Monday, March 26, 2007

March 26:


On March 26, 1953, American medical researcher Dr. Jonas Salk
announces on a national radio show that he has successfully tested a
vaccine against poliomyelitis, the virus that causes the crippling
disease of polio. In 1952--an epidemic year for polio--there were
58,000 new cases reported in the United States, and more than 3,000
died from the disease. For promising eventually to eradicate the
disease, which is known as "infant paralysis" because it mainly
affects children, Dr. Salk was celebrated as the great
doctor-benefactor of his time.

Polio, a disease that has affected humanity throughout recorded
history, attacks the nervous system and can cause varying degrees of
paralysis. Since the virus is easily transmitted, epidemics were
commonplace in the first decades of the 20th century. The first major
polio epidemic in the United States occurred in Vermont in the summer
of 1894, and by the 20th century thousands were affected every year.
In the first decades of the 20th century, treatments were limited to
quarantines and the infamous "iron lung," a metal coffin-like
contraption that aided respiration. Although children, and especially
infants, were among the worst affected, adults were also often
afflicted, including future president Franklin D. Roosevelt, who in
1921 was stricken with polio at the age of 39 and was left partially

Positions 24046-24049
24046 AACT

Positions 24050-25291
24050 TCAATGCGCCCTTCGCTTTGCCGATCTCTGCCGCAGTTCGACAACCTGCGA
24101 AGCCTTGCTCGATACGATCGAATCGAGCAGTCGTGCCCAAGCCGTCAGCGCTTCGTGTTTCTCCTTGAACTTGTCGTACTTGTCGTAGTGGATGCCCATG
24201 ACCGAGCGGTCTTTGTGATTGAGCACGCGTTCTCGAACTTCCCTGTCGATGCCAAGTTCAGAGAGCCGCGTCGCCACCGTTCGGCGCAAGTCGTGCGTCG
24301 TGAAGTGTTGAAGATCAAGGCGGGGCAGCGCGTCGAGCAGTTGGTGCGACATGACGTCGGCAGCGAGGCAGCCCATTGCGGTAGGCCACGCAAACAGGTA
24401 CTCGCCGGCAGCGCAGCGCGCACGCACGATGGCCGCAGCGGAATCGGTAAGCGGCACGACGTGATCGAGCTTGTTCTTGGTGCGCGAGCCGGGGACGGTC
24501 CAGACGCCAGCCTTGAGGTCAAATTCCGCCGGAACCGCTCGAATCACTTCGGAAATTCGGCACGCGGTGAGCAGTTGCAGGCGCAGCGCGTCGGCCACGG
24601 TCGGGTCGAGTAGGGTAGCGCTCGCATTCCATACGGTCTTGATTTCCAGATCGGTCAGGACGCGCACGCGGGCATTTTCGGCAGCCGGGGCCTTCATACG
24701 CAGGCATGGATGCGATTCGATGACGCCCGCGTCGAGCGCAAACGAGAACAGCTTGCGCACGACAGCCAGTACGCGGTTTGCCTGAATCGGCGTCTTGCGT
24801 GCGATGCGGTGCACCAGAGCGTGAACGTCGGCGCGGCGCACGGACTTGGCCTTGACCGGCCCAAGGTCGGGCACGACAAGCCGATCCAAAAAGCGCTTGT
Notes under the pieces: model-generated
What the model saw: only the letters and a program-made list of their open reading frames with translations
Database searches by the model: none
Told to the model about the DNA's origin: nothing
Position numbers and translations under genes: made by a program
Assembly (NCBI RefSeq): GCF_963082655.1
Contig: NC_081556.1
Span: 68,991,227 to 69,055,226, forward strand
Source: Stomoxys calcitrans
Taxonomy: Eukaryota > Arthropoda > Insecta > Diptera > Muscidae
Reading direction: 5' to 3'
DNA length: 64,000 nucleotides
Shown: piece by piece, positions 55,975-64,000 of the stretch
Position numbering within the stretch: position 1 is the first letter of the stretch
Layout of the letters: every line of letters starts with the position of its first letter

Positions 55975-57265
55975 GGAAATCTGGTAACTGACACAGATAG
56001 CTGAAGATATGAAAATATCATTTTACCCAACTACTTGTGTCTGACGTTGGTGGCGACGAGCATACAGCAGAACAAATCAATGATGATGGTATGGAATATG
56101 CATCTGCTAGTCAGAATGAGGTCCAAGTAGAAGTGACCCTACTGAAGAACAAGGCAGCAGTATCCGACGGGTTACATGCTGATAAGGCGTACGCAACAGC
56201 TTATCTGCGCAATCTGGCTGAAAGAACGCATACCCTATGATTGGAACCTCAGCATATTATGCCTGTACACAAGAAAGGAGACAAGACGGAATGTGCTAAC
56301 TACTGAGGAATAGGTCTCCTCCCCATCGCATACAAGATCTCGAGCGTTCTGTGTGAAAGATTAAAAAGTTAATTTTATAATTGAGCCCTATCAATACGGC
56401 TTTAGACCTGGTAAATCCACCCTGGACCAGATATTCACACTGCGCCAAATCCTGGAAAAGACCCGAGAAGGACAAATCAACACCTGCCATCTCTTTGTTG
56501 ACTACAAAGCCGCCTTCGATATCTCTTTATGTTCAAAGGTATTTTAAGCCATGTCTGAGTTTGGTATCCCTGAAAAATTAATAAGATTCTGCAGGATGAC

paralyzed. Roosevelt later transformed his estate in Warm Springs,
Georgia, into a recovery retreat for polio victims and was
instrumental in raising funds for polio-related research and the
treatment of polio patients.

Salk, born in New York City in 1914, first conducted research on
viruses in the 1930s when he was a medical student at New York
University, and during World War II helped develop flu vaccines. In
1947, he became head of a research laboratory at the University of
Pittsburgh and in 1948 was awarded a grant to study the polio virus
and develop a possible vaccine. By 1950, he had an early version of
his polio vaccine.

Salk's procedure, first attempted unsuccessfully by American Maurice
Brodie in the 1930s, was to kill several strains of the virus and then
inject the benign viruses into a healthy person's bloodstream. The
person's immune system would then create antibodies designed to resist
future exposure to poliomyelitis. Salk conducted the first human
trials on former polio patients and on himself and his family, and by
1953 was ready to announce his findings. This occurred on the CBS
national radio network on the evening of March 25 and two days later
in an article published in the Journal of the American Medical
Association. Dr. Salk became an immediate celebrity.

In 1954, clinical trials using the Salk vaccine and a placebo began on
nearly two million American schoolchildren. In April 1955, it was
announced that the vaccine was effective and safe, and a nationwide
inoculation campaign began. New polio cases dropped to under 6,000 in
1957, the first year after the vaccine was widely available. In 1962,
an oral vaccine developed by Polish-American researcher Albert Sabin
became available, greatly facilitating distribution of the polio
vaccine. Today, there are just a handful of polio cases in the United
States every year, and most of these are "imported" by Americans from
developing nations where polio is still a problem. Among other honors,
Jonas Salk was awarded the Presidential Medal of Freedom in 1977. He
died in La Jolla, California, in 1995.

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